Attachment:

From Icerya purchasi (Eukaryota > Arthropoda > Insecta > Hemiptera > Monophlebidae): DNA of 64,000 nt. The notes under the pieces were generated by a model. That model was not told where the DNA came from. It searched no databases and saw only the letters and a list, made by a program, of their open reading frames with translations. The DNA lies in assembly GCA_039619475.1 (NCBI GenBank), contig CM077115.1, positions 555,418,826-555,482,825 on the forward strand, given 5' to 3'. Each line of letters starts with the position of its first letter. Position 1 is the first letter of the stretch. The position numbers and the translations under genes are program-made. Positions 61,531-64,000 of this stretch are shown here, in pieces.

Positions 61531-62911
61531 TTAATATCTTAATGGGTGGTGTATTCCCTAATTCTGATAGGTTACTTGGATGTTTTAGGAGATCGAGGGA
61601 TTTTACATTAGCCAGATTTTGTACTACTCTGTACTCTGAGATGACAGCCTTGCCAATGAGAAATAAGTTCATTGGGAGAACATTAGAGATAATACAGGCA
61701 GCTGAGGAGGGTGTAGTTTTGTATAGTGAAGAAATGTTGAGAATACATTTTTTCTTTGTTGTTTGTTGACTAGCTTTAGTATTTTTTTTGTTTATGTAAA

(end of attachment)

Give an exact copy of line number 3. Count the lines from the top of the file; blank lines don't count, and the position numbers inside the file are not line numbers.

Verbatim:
61531 TTAATATCTTAATGGGTGGTGTATTCCCTAATTCTGATAGGTTACTTGGATGTTTTAGGAGATCGAGGGA